After their guesses were registered, the true identities of the source vegetables were revealed:

  • “Stars” pie used pumpkin
  • “Dots” pie used sweet potato
  • “Leaves” pie used butternut squash

None of the participants correctly identified the source vegetable for any of the three pies. 


Despite previously declared preferences for a particular source vegetable, none of the five taste testers could correctly identify which pie contained their “favorite.” Additionally, all five testers failed to correctly identify the source vegetable for a single pie in the blind taste test. Taken together, these results suggest that the source vegetable used in a pie likely does not give rise to assertions of preference among pie eaters. 

Blind taste test method historically used to disprove the idea of preference in food

The idea that an individual has a favorite or preferred taste for one similar-tasting food over another has led to many rivalries. Using a blind taste test to disprove the idea of such preferences is common. Famously, PepsiCo launched a marketing campaign in 1975 called “The Pepsi Challenge,” which used a simple blind taste test to “prove” to people who preferred Coca-cola that they could not tell the difference between Pepsi and Coke, or in some cases actually preferred Pepsi [Wikipedia, 2016].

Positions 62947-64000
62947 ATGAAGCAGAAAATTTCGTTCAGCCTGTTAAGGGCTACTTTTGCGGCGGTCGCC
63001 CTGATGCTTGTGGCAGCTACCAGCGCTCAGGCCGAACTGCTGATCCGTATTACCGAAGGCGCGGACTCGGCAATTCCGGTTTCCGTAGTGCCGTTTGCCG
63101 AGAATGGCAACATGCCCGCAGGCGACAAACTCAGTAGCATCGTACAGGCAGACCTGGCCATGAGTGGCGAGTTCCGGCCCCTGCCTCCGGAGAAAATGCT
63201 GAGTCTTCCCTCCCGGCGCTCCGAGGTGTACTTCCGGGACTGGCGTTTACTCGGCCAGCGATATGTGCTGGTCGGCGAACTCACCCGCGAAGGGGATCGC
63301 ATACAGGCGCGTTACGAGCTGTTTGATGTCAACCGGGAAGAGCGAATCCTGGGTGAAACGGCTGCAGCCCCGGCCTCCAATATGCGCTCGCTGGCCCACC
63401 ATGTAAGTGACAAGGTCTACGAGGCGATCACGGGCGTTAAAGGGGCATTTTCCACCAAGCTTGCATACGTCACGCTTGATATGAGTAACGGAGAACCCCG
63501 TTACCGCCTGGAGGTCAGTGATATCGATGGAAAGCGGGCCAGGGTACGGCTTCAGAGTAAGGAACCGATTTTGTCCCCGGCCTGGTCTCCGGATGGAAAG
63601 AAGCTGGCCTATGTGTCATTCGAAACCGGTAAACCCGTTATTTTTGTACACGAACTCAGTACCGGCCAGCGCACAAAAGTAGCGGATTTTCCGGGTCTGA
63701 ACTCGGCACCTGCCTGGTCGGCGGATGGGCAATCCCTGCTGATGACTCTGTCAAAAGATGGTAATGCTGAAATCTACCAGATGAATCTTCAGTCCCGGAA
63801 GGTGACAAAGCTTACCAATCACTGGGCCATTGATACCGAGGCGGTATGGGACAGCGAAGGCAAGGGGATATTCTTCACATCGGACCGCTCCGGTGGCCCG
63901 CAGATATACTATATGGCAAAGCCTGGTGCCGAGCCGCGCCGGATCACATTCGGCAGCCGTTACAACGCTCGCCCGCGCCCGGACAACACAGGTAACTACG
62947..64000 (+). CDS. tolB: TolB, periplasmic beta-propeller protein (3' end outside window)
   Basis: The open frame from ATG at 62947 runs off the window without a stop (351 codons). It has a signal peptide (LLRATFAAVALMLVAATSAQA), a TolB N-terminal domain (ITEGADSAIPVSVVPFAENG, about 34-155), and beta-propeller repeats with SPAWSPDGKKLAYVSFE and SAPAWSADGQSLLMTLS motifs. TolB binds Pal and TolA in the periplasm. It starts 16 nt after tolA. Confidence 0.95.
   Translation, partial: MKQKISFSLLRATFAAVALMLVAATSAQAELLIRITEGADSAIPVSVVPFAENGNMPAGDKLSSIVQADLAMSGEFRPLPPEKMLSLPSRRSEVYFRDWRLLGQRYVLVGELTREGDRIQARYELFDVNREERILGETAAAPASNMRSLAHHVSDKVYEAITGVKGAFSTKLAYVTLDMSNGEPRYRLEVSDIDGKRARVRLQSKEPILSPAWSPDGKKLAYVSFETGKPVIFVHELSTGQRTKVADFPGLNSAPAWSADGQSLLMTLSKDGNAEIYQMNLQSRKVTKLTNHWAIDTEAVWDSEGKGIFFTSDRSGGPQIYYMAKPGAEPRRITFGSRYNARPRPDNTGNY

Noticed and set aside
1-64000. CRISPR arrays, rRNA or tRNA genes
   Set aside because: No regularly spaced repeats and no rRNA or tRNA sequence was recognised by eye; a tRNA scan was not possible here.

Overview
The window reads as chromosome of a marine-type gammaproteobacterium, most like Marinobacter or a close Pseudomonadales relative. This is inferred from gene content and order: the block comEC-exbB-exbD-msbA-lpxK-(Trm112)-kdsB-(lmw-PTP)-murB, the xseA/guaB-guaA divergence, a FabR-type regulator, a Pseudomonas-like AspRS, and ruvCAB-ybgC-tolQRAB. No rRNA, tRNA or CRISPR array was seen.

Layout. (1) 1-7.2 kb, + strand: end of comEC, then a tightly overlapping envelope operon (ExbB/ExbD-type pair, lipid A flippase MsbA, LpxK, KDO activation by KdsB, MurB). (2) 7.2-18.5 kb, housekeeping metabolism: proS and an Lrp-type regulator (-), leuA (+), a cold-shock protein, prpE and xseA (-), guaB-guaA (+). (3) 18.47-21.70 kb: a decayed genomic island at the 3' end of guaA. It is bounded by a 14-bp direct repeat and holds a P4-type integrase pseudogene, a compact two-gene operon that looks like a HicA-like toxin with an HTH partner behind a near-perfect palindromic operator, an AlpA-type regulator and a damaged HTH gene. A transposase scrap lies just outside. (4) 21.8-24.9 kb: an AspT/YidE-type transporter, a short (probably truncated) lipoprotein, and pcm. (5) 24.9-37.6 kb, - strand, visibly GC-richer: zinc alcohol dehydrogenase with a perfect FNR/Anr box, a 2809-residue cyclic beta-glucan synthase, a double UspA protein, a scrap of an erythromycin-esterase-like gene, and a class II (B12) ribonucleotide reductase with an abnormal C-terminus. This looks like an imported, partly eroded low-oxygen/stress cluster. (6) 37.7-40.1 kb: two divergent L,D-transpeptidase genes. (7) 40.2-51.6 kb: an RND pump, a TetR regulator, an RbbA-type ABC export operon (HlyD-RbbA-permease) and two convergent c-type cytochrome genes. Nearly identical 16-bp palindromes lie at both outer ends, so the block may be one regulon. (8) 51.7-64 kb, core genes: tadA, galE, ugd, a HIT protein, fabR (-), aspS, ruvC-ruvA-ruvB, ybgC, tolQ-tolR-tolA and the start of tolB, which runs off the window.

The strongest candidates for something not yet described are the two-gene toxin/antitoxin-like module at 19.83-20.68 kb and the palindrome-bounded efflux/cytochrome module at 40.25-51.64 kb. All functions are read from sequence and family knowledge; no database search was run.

Removing the predisposed ideas of whether they will like or dislike a food by disguising the food or blinding the taste tester may help alleviate the confounding influence of any long-held beliefs that one food is preferred over another. Additionally, when a taste tester knows they are participating in a study, they may be more inclined to pay attention to small differences in flavor or texture, leading to a more critical analysis of whether they truely like or dislike what they are eating. 

In or study, both of these factors may have contributed to the test subjects mis-identifying their favorite source vegetable. 

Recipe, not source vegetable, may have greater influence on preference in pies

One of the carefully controlled variables in this study was to use a single recipe for the pies, substituting only the source vegetable used in the purée. Many fine pie recipes exist, and family traditon may mean that a different recipe is used with different source vegetables. Furthermore, recipes can be designed to highlight or bring out the nuanced flavor differences among source vegetables. While we did not test recipe variation in this study, future studies will be aimed at determining the effect recipe choice has on pie and source vegetable preference. 


Thank you to Jillian Johnson for making strong assertions of source vegetable preference, prompting the design of this study. 

Diedre Ribbens conceptualized the study and Shawn Johnson carried out the pie making and taste tester selection. 

Thank you to the volunteer taste test for sacrificing their time and tastebuds in the name of research. 

This entry was published on November 25, 2016 at 12:48 pm. It’s filed under Recipes and tagged , , , , . Bookmark the permalink. Follow any comments here with the RSS feed for this post.